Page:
When installing a SAP NetWeaver BW system, it is important to carefully plan the layout of the Linux filesystems as well as the layout of the database. Both can have a huge impact on the overall system performance and should be adapted to the expected I/O workload. Generally, the I/O workload should be separated on different logical disk devices. If possible, use different logical disk devices for: • • • • operating system and SAP software, swap devices database tablespaces database log files.

These different logical disk devices should reside on different physical disks. On the IBM PowerLinux platform, it is recommended to use SAN disk storage instead of local disk devices, also the LPARs running the SAP NetWeaver BW system should use only virtual adapters for network and fibre channel – this is a prerequesite for LPAR migration / relocation. During the installation of the SAP NetWeaver BW system, a default database layout is created. For large BW systems, the database layout should be modified to reach the maximum query performance. These modifications are highly database specific, the description of these modifications is beyond the scope of this whitepaper. Use the documentation listed in the appendix for detailed information. The different RDBMS vendors offer different solutions for clustering large BW tables, like MDC (Multidimensional Clustering) for DB2/UDB. Clustering of BW tables reduces the SQL query execution time and thus improves the overall BW system performance. Clustering is vendor specific and described in the documentation listed below.

Linux Hints
It is recommended to use an up-to-date Linux distribution and the latest support package level for the BW installation. See SAP note 171356 and related notes for more details. If the BW system runs on a shared CPU pool LPAR, it is important to set up a working monitoring infrastructure. Monitoring of the hardware resources like CPU and RAM is important to detect and eliminate resource bottlenecks in the landscape. In a shared environment, standard Linux monitoring tools 12

(like “top”) do not provide meaningfull information. Instead, those monitoring tools which are aware of the IBM Power Virtualization should be used. For a SAP NetWeaver BW system, saposcol and the Operating System Monitoring Cockpit (OS07) have been adapted to meet the requirements of the virtualized platform, they provide the necessary information to detect and eliminate resource bottlenecks. The IBM Redbook “SAP Applications on IBM PowerVM” provides more details about monitoring the IBM Power platform.

Detailed Information
– – SAP NetWeaver BW with IBM DB2 for LUW: SAP Database Administration Guide SAP NetWeaver Business Warehouse 7.0 – Administration Tasks: IBM DB2 for Linux, UNIX, and Windows MaxDB: BI with MaxDB (, published 2008 IBM Redbook “Database Partitioning, Table Partitioning, and MDC for DB2 9”, IBM Redbook “SAP Applications on IBM PowerVM”, List of CSN notes – – – – – – – – – 171356 - SAP software on Linux: Essential information 1013912 – FAQ: Oracle BW Performance 1044441 – Basis parameterization for NW 7.0 BI systems 374502 DB6: BW performance: Note overview 983845 Using MaxDB 7.6 for BW 3.x / BI 7.x 814704 MaxDB Version 7.6 parameter settings for OLTP/BW 1025307 Composite note for BW 7.00 / BW 7.01 performance: Reporting 192658 Setting parameters for BW systems 1040431 FAQ: SAP MaxDB BW Feature Pack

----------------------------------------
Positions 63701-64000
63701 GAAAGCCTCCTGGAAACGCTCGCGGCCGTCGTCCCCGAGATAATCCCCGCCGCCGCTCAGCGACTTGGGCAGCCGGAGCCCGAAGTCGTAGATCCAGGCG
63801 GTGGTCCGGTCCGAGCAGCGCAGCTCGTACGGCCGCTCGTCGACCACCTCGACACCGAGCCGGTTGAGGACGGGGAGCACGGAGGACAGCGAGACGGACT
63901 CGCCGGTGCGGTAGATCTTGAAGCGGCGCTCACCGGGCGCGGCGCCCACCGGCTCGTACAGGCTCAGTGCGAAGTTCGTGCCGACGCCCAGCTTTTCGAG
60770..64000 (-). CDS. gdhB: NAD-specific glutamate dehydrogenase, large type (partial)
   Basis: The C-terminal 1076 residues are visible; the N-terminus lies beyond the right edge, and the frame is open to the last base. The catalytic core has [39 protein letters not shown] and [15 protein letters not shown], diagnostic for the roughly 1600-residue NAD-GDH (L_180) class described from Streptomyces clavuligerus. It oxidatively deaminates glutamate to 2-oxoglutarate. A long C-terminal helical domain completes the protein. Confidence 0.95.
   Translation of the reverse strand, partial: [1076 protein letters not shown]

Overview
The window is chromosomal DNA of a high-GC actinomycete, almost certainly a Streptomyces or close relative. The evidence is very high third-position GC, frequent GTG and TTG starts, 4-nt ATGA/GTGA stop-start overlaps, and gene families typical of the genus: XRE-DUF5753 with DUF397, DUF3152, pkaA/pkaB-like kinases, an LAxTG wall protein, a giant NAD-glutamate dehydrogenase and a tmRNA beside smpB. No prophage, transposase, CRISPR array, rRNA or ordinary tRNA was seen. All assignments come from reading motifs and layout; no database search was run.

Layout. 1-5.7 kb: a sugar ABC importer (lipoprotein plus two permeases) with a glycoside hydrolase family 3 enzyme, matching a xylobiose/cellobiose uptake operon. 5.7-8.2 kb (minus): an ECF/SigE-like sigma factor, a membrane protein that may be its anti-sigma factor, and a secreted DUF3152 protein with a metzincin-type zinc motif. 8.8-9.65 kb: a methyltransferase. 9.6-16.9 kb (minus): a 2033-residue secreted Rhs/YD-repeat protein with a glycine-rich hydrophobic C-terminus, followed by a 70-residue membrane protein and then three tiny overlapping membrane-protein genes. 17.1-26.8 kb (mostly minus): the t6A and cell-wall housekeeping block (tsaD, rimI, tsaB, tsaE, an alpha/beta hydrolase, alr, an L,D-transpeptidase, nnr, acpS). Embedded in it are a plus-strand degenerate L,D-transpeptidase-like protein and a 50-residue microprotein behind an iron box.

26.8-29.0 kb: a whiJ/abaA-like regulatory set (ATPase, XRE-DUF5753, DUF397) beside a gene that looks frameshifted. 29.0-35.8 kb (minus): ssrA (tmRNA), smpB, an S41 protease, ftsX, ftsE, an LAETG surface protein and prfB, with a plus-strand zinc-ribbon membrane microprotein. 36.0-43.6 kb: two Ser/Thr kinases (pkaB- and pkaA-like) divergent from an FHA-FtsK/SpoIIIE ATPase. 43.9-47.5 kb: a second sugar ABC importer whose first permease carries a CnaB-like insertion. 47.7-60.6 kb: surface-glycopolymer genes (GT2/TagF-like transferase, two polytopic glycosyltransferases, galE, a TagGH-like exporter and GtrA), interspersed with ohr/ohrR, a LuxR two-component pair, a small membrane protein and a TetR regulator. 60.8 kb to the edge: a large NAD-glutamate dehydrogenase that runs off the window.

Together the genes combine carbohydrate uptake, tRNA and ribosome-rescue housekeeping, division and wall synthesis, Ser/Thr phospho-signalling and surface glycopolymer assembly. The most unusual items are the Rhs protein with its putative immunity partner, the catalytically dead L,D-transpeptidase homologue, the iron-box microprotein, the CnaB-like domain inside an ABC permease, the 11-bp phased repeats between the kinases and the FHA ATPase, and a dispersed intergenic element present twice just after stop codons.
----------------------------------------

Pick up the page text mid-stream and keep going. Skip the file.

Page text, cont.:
– – – –



© IBM Corporation 2013 IBM Corporation Marketing Communications Systems Group Route 100 Somers, New York 10589 Produced in the United States of America February 2013 All Rights Reserved This document was developed for products and/or services offered in the United States. IBM may not offer the products, features, or services discussed in this document in other countries. The information may be subject to change without notice. Consult your local IBM business contact for information on the products, features and services available in your area. All statements regarding IBM future directions and intent are subject to change or withdrawal without notice and represent goals and objectives only. IBM, the IBM logo,, Power, PowerVM, POWER7, DB2,IBM PowerLinux, and IBM Flex System are trademarks or registered trademarks of International Business Machines Corporation in the United States, other countries, or both. If these and other IBM trademarked terms are marked on their first occurrence in this information with a trademark symbol (® or ™), these symbols indicate U.S. registered or common law trademarks owned by IBM at the time this information was published. Such trademarks may also be registered or common law trademarks in other countries. A current list of IBM trademarks is available on the Web at "Copyright and trademark information" at Linux is a trademark of Linus Torvalds in the United States, other countries or both. PowerLinux™ uses the registered trademark Linux® pursuant to a sublicense from LMI, the exclusive licensee of Linus Torvalds, owner of the Linux® mark on a world-wide basis. SAP and other SAP products and services mentioned herein, as well as their respective logos, are trademarks or registered trademarks of SAP AG in Germany and in several other countries all over the world. Other company, product, and service names may be trademarks or service marks of others. IBM hardware products are manufactured from new parts, or new and used parts. In some cases, the hardware product may not be new and may have been previously installed. Regardless, our warranty terms apply. Photographs show engineering and design models. Changes may be incorporated in production models. This equipment is subject to FCC rules. It will comply with the appropriate FCC rules before final delivery to the buyer. Information concerning non-IBM products was obtained from the suppliers of these products or other public sources. Questions on the capabilities of the non-IBM products should be addressed with those suppliers. All performance information was determined in a controlled environment. Actual results may vary. Performance information is provided “AS IS” and no warranties or guarantees are expressed or implied by IBM. Buyers should consult other sources of information, including system benchmarks, to evaluate the performance of a system they are considering buying. When referring to storage capacity, 1 TB equals total GB divided by 1000; accessible capacity may be less. The IBM home page on the Internet can be found at: The IBM Power Systems home page on the Internet can be found at: